A state appeals court Wednesday overturned William J. Hayes' murder conviction in the 1983 strangulation of a Cheektowaga waitress.
The court faulted the judge in the case for commenting on the defendant's failure to testify at the trial and for letting the jury hear about an unrelated death plot.
Hayes, 27, now serving a life prison term in the Wende Correctional Facility, was granted a new trial murder of Sandra Wielinski, 28, whose body was found along Cayuga Creek near William Street and Harlem Road four days after she was slain Dec. 7, 1983.
Police said she was abducted from Brownie's on Shanley Street during an early morning robbery as she was alone and closing the tavern.
Hayes, of Shanley Street, was questioned shortly after the slaying, but prosecutors didn't seek his indictment until 1987, after Cheektowaga police found witnesses who said Hayes made remarks about the slaying.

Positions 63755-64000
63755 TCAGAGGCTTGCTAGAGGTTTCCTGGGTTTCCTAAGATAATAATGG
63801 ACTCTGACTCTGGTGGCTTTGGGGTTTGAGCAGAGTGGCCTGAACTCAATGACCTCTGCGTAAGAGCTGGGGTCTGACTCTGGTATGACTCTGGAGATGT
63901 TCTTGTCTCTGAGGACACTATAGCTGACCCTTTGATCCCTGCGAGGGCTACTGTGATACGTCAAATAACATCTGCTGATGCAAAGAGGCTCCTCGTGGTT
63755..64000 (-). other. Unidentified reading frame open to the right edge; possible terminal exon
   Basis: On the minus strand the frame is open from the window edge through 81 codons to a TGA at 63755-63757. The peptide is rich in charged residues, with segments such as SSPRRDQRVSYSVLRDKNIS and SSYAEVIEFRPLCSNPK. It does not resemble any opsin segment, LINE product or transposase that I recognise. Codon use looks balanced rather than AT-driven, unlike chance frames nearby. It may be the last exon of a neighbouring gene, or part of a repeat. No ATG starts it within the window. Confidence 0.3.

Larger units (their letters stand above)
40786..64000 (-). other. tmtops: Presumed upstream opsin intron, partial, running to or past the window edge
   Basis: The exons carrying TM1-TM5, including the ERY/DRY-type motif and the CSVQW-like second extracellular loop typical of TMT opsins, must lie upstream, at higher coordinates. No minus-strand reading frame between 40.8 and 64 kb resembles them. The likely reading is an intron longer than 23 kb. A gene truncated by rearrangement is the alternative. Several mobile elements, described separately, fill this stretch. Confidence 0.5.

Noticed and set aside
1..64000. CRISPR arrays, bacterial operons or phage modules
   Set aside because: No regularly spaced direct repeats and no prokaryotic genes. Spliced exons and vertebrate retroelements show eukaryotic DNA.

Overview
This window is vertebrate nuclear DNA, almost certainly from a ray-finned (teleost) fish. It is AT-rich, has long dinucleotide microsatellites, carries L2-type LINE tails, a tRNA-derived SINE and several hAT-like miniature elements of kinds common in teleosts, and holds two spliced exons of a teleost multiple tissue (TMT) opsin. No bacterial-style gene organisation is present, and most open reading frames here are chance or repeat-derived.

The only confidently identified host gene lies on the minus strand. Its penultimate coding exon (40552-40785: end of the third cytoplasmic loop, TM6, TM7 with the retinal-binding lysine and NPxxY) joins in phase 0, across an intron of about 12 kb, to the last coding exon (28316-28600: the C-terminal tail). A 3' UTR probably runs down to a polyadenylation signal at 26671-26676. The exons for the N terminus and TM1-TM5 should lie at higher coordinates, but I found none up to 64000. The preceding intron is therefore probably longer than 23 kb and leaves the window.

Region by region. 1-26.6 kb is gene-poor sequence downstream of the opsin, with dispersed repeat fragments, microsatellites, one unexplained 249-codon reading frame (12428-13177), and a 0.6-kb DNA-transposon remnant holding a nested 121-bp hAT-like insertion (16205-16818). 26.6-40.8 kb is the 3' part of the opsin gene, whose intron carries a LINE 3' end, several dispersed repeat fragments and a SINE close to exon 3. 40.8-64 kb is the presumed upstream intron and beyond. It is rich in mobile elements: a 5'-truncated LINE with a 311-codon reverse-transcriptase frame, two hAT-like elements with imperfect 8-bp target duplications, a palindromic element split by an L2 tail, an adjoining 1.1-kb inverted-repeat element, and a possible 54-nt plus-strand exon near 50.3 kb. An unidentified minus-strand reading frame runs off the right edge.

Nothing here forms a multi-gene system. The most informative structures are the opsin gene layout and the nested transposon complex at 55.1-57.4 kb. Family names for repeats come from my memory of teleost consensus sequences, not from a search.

In a unanimous ruling, the Appellate Division of State Supreme Court in Rochester said Erie County Judge Timothy J. Drury erred when he reminded the jury Hayes didn't testify. The court said Drury should not have told the jury it could not consider Hayes' refusal to testify as an "unfavorable" point against him. It noted that Gerald P. Gorman, Hayes' trial attorney, didn't ask the judge to make such a comment.
Drury's error prejudiced a case in which the proof of Hayes' guilt "was not overwhelming," the court said.
The appellate court also agreed with Lisa Barnard, an attorney for the Buffalo Legal Aid Bureau, that Drury erred in letting the jury hear testimony about Hayes' alleged involvement in a plot to kill a Buffalo-area man.
Drury allowed the testimony to support prosecution contentions that Hayes told others he had killed Ms. Wielinski.